Dex sighed heavily and shifted his chair closer to Andi, tentatively grazing a hand against hers. The warmth of her skin was soothing, that small sign of life the only thing that made the knot of tension inside him loosen in the slightest. He studied the thick white bandage on her chest, just below her collarbone. Hidden beneath were the dark stitches that held her skin together. Mending the flesh that Valen’s knife had torn apart. Dex had seen and inflicted plenty of wounds, some far more gruesome than this. But seeing Andi in such a state brought back a wave of memories that sent his head spinning out of control.

Valen Cortas stood before Andi at the Ucatoria Ball, blood dripping from the knife that he’d just plunged into her chest. Andi fell to her knees, grasping for the hilt with shaking hands, wrenching the blade free. Then she swayed, and the knife tumbled to the ground as Andi collapsed, surrounded by a growing pool of her own blood.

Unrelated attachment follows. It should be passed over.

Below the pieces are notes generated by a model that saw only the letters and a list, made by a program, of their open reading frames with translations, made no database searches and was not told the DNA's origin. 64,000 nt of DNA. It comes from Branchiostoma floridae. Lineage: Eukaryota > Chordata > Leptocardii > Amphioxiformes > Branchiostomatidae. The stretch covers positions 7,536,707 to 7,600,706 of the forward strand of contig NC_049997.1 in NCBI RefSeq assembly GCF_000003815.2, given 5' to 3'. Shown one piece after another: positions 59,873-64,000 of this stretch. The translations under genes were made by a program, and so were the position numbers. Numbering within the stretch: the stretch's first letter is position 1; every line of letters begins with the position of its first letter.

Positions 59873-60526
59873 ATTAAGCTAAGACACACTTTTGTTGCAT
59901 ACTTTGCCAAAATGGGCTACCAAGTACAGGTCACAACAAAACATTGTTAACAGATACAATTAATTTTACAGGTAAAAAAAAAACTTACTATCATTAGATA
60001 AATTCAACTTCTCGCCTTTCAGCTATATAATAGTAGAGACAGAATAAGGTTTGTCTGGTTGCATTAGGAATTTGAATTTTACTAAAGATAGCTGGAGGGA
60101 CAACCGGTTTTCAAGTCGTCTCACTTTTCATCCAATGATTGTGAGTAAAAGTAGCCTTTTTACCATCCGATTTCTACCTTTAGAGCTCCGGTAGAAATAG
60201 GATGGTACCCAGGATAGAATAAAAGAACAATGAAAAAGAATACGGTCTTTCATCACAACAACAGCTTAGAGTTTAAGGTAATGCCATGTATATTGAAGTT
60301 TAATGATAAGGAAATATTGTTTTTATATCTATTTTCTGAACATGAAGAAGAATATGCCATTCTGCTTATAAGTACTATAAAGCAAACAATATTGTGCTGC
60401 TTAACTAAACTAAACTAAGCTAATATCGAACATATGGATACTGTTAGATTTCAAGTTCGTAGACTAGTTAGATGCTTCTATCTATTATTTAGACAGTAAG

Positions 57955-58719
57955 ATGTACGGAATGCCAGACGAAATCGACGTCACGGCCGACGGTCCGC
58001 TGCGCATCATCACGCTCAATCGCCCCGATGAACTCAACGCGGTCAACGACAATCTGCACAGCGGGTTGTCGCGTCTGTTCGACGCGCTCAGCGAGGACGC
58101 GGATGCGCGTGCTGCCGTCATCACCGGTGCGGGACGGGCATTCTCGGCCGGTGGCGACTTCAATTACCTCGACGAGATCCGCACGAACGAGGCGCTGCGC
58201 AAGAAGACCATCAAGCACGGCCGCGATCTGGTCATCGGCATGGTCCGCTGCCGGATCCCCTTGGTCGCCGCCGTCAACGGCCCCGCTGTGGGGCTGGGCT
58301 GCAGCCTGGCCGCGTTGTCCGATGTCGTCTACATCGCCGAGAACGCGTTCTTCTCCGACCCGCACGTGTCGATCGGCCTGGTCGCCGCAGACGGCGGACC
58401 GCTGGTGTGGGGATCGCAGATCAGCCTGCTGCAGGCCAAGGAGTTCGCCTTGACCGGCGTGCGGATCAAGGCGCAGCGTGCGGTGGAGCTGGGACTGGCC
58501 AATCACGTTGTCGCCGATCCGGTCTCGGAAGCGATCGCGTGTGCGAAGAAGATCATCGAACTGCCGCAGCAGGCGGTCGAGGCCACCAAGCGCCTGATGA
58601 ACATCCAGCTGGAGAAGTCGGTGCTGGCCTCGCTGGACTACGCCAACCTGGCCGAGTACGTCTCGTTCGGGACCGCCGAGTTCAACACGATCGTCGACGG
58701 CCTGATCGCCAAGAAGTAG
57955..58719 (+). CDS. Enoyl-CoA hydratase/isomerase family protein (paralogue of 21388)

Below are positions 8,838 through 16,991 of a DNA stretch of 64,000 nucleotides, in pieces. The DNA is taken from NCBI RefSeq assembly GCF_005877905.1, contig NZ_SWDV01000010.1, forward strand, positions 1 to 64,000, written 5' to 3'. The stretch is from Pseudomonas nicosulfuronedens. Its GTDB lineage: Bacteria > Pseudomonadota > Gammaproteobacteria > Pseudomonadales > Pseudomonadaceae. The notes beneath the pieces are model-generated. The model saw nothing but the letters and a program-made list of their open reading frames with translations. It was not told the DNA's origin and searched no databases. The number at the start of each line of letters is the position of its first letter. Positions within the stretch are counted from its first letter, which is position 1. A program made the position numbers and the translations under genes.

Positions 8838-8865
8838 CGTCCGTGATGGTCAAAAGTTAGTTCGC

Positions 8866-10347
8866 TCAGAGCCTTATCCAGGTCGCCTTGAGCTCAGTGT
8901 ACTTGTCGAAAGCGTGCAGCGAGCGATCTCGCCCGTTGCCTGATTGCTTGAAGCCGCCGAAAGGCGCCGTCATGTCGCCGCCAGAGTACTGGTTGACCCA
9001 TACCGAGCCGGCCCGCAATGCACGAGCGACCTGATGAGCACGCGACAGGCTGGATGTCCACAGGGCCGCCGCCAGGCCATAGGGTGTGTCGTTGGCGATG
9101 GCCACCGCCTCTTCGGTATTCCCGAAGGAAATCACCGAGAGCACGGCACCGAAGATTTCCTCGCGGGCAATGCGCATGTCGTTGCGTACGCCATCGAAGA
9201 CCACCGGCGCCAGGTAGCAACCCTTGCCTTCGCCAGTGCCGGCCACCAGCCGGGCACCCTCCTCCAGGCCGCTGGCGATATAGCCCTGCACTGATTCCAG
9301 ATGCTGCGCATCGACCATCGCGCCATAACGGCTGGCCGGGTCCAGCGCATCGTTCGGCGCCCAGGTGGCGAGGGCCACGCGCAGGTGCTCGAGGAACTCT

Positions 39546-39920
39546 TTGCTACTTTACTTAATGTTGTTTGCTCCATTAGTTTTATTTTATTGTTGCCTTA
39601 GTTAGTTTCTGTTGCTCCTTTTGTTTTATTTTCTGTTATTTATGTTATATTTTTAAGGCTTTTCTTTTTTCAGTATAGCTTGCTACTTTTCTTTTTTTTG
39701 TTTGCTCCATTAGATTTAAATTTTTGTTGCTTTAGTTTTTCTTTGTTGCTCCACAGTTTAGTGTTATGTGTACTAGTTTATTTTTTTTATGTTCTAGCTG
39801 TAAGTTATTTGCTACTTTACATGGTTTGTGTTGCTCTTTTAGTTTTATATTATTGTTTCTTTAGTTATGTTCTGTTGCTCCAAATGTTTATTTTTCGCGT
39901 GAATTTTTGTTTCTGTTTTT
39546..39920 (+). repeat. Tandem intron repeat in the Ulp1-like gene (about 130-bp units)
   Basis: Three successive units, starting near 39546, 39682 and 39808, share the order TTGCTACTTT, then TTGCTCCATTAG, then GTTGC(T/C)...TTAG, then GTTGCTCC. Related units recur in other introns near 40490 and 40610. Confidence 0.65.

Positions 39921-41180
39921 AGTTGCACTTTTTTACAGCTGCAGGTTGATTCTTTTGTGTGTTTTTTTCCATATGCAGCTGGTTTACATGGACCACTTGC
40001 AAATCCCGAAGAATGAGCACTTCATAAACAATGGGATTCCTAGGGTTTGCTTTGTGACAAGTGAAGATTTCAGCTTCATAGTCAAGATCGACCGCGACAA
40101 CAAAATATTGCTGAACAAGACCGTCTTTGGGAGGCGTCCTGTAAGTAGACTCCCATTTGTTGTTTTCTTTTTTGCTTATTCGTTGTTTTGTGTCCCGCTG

He was too late. For a heartbeat, Dex thought she was dead. All around him, the room was growing quieter, the screams dying down. A few more shots here. A few more there. The thump of a body hitting the floor. The click of another silver bullet sliding into a rifle’s chamber.

Dex finally reached the stage. The system leaders were huddled together in their chairs, bodies of Patrolmen littering the ground around them. But Andi was the only person he had eyes for.

“Hang on,” Dex said to Andi. His fingers found her throat. A tiny heartbeat beneath her skin. “You just hang on.”

Dex blinked at the sound of Andi’s sudden groan.

He realized he’d been squeezing her hand too hard. The ends of his fingernails, ragged from chewing the past few sleepless nights, were biting into her palm. He let go at once, but leaned forward all the same, unable to look away from her face.


Her eyelids fluttered.